Butternut Squash: Yes. Non-toxic to dogs, squash is perfectly safe to feed in moderation! Cook it first, it can even be helpful in cases of digestive discomfort!

Corn: Yes. Being a regular ingredient in many dry dog foods, corn is safe for dogs. However, like with any food, some dogs do have sensitivity to corn.

Popcorn: Yes. As corn is safe for dogs to eat, it stands to reason that popcorn is too! Just be mindful if you add any toppings; the added salt or sugar aren’t necessary in your dog’s diet!

Corn Cobs: No. The cob isn’t easily digested by dogs, so can cause digestive issues along with obstruction! Keep your dog away from the BBQ, or cut some corn off the cob if those puppy dog eyes are getting too much to bear!

Onions: No. Containing the toxic N-propyl disulfide, onions cause a breakdown of red blood cells which leads to anemia. In short, onions are absolutely toxic to your dog and should not be fed!

Pork: Caution. Some dogs foods contain pork and are well-tolerated. Others argue that dogs should only be fed the meat from true herbivores. The jury is still out, if it suits your dog, then feed it, if it doesn’t, then don’t. Always seek veterinarian advice if you are concerned!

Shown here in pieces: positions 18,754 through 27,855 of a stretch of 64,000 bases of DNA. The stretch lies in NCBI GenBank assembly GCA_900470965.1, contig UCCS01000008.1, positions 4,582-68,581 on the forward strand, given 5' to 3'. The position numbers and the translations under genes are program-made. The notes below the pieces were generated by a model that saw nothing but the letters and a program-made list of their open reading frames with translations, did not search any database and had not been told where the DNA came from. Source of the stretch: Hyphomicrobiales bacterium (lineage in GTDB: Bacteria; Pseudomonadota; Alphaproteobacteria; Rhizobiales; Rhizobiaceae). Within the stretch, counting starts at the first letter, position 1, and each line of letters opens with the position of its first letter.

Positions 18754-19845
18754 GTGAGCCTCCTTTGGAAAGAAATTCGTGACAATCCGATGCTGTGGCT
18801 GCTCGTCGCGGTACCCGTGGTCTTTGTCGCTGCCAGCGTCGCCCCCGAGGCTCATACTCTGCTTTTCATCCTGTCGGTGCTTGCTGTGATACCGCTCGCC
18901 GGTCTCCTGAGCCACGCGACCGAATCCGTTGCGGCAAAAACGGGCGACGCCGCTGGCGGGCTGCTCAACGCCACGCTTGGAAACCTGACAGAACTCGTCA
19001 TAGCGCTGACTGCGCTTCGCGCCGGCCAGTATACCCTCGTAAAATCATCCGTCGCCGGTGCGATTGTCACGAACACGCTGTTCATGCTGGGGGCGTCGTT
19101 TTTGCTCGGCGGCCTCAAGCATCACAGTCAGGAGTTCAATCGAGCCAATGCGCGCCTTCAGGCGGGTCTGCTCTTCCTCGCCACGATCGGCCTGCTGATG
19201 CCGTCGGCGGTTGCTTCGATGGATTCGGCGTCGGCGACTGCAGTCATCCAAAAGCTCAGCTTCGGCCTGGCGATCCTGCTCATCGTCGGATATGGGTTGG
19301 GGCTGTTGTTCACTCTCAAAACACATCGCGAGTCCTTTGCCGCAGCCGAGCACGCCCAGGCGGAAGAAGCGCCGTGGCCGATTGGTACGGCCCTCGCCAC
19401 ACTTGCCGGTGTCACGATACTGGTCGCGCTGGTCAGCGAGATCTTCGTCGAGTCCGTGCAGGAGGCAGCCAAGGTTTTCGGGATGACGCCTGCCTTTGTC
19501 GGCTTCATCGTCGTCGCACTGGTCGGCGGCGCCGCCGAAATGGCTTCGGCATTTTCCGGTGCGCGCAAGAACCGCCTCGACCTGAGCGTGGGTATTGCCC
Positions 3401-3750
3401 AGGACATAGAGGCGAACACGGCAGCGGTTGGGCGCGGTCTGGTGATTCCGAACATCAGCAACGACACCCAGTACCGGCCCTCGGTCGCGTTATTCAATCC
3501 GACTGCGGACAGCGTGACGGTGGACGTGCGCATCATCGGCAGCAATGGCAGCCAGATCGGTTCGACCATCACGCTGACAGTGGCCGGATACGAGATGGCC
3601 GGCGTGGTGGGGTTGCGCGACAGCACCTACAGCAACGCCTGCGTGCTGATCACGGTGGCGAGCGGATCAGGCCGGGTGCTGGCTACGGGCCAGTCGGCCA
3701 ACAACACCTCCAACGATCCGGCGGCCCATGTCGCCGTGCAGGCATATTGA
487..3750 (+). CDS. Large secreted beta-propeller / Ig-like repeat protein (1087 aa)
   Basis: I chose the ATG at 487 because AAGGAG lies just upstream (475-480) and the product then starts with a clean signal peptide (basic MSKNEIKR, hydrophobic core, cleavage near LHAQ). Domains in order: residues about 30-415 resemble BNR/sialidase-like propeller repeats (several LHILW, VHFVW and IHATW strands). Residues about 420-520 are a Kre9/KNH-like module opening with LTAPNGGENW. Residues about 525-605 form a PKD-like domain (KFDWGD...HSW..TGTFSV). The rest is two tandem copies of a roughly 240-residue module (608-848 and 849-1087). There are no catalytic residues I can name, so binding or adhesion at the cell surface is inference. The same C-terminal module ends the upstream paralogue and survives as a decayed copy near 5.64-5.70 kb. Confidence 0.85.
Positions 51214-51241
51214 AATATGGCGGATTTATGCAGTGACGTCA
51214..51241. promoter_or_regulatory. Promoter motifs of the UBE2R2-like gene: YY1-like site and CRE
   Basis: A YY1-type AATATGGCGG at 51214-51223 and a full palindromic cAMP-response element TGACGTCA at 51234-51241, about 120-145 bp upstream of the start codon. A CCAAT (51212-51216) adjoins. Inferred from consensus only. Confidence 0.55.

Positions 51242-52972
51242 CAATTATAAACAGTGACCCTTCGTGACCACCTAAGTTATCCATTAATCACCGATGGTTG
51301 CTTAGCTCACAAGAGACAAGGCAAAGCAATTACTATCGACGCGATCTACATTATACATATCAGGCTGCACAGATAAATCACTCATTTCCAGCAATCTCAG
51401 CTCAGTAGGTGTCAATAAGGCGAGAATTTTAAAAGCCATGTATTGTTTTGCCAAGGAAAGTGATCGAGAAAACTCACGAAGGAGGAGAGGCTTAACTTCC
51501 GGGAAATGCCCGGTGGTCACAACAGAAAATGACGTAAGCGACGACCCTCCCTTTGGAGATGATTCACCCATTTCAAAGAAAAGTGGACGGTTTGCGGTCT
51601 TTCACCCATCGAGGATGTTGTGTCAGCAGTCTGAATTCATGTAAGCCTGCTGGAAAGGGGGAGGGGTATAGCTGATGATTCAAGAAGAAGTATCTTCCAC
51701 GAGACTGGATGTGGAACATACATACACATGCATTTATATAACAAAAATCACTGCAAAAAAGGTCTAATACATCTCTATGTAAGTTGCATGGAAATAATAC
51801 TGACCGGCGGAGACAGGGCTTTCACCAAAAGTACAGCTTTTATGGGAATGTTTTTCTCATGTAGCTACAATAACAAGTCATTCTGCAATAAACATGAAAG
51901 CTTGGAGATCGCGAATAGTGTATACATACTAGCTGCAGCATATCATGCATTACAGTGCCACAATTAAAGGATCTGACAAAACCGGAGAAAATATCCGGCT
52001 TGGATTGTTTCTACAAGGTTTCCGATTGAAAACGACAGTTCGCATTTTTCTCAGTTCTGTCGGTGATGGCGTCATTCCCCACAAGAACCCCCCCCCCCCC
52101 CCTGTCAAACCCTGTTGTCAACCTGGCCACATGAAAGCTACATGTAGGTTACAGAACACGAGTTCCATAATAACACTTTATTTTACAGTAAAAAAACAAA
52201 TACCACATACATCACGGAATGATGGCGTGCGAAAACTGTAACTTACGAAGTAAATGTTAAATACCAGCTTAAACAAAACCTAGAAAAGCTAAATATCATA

Garlic: No. Another one that the jury is still out. It is classed as a poison by many lists, but then other owners feed garlic for it’s flea repellent properties and various health benefits! Although it is advised not to feed it to pregnant bitches, puppies under 6 months or breeds like Akitas and Shiba Inus. It can also interact with a range of medications. If you do want to feed, research in detail and speak with your veterinarian.

Bread: Yes. Bread isn’t necessarily bad for dogs, it just doesn’t have any nutritional value! In short, there are much better things to offer as a treat or snack!

Celery: Yes. Celery is safe for dogs to eat and can be as great chewing aid! It is full of dietary fiber, aiding your dog’s digestion. It also contains vitamin K, potassium, B vitamins, magnesium, calcium and manganese. Cut it lengthways to avoid posing a choking hazard though!

Hot Dogs: Yes. Not bad per se, they’re not a great choice either! Just take a look at the list of ingredients! A scrap at the BBQ isn’t the end of the world, but again, there are better snacks out there!

Turkey: Yes. Turkey is a lean protein that some dogs love! If it’s cooked, remove all the meat from the bone. Never feed cooked bones to your dog as they can splinter.